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Fujian H5N1 Reassortant In Whatcom County Washington
Recombinomics Commentary
January 21, 2015 23:45

As part of the increased AI surveillance of wild birds (performed by testing hunter harvested birds), another Eurasian H5 clade virus has been identified through whole genome sequencing of the virus isolate. Introduction of the Eurasian (EA) H5N8 virus into the Pacific Flyway sometime during late 2014 has allowed mixing with North American (AM) lineage viruses and generated new combinations with genes from both EA and AM origin (or “reassortant” viruses) such as the EA/AM H5N2-reassortant detected in Canada and the United States. Such findings are not unexpected as the EA-H5N8 virus continues to circulate. A novel EA/AM H5N1-reassortant clade was isolated from an American green-winged teal in Whatcom County, Washington. This H5N1 subtype is different from strain circulating in Asia. The gene constellation is as follows: Eurasian lineage genes (PB2, H5, NP, MP >99% identical to A/gyrfalcon/WA/41088/2014 H5N8); North American lineage genes (PB1 {98% identical to A/Northern pintail/Washington/40964/2014 H5N2}, PA, N1, NS of North American LPAI wild bird lineage. The HA cleavage site is compatible with strains that are highly pathogenic. This novel HPAI EA/AM H5N1-reassortant virus has NOT been found in commercial poultry anywhere in the United States.

The above comments from today’s OIE report on the detection of H5N1 in a wild American green winged teal near Sumas in Whatcom County, Washington (see map) is the first reported case with this sero-type as well as the first complete description of the constellation of gene segments.  Prior comments on the H5N2 reassortant in Canada noted a constellation of 5 Eurasian gene segments, including the H5, and 3 North American gene segments, including the N2, which gave the ratios, but failed to designate the origins for the six internal gene segments.  Moreover, subsequent descriptions by the CFIA were silent on the constellation ratios, raising the possibility of multiple constellations with the H5N2 sero-type.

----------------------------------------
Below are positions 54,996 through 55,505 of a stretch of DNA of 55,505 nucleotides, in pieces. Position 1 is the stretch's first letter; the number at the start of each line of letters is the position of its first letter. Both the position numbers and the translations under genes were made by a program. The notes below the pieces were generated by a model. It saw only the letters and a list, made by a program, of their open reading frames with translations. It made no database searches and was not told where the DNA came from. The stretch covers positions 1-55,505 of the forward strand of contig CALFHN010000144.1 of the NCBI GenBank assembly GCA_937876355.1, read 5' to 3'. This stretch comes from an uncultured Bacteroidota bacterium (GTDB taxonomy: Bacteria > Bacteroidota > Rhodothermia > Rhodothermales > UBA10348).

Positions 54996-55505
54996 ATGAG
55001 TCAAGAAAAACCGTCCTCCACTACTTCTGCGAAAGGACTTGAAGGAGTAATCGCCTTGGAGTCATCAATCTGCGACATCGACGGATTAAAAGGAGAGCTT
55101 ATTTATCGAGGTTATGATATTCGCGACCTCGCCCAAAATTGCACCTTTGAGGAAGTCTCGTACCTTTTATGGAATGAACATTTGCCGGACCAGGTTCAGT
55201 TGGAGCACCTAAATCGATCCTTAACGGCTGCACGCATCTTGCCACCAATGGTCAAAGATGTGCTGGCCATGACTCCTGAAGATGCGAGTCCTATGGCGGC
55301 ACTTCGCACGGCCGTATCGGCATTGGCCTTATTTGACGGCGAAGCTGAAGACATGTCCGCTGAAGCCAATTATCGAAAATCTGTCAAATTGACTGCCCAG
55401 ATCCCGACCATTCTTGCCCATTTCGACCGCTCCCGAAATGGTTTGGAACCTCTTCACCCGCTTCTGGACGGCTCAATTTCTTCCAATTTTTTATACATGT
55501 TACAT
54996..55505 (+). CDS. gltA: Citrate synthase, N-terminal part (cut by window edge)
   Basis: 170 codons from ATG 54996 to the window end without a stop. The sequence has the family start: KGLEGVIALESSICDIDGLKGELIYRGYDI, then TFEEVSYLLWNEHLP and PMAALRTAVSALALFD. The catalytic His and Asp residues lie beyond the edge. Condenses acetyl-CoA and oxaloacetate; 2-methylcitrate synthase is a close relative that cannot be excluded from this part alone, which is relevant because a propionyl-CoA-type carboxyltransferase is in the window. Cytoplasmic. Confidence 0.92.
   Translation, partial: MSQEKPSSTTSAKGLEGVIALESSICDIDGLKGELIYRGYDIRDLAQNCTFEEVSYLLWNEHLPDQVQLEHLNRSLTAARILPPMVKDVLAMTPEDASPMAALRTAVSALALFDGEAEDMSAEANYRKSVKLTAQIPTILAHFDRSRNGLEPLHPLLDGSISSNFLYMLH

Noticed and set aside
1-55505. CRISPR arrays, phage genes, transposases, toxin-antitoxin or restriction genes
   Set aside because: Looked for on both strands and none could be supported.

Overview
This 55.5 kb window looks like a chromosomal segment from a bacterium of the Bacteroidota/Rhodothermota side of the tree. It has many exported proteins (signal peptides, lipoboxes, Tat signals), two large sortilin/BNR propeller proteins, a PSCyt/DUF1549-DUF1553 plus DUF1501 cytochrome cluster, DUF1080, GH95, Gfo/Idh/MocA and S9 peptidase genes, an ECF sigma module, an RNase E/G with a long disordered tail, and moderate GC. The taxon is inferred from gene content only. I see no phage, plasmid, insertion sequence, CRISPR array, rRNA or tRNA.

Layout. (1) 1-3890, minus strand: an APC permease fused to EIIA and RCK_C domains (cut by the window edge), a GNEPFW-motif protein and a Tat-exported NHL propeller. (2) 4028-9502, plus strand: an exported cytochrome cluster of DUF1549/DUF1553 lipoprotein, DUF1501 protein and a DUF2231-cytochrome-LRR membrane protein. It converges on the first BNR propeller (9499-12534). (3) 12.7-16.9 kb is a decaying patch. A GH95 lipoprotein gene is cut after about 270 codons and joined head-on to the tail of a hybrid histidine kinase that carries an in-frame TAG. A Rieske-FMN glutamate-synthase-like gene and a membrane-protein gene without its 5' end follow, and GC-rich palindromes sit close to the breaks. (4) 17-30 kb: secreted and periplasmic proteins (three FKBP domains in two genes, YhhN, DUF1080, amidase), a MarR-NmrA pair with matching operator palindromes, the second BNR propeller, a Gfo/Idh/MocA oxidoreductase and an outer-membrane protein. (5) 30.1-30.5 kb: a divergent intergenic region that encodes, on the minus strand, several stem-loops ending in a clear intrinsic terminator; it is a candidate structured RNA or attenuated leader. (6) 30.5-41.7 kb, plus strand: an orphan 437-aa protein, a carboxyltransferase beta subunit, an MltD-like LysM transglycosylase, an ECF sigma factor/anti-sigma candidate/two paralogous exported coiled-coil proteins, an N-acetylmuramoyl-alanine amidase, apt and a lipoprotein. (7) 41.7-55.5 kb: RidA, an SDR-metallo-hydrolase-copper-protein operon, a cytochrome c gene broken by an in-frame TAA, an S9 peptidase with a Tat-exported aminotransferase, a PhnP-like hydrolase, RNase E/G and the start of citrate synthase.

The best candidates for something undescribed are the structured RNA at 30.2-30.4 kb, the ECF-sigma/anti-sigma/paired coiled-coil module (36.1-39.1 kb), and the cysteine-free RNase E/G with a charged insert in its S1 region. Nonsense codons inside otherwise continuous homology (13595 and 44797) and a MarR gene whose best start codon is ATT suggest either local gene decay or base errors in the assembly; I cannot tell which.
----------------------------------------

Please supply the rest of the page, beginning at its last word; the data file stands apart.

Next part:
The above description of the novel reassortant with four Eurasian gene segments (PB2, H5, NP, MP) and four from North America (PB1, PA, N1, NS) increases the likelihood that there are multiple constellations for H5N2 and H5N1, as well as additional H5 serotypes.  This possibility is support by three reported sero-types in Taiwan (H5N2, H5N3, H5N8) all of which have a Fujian H5 (clade, formerly called closely related to the H5 in the H5N8 reported in the Korean outbreak in early 2014.  The N2 and N3 in Taiwan have Eurasian origins, highlighting the high frequency of reassortment.  Like the H5N2 in North America, detail on the constellations of the various isolates has not been released.

Two of the Eurasian segments in the H5N1 reassortant (H5 and MP) trace back to Fujian H5N1, while the other two (PB2 and NP) are found in H6N1 wild birds in Eurasia.  The gene segments may facilitate a high rate of reassortment, and the migration of H5N8 to North America allows for a wide diversity in constellations, including additional serotypes.
More information on constellation and release of sequences from Genbank would be useful.

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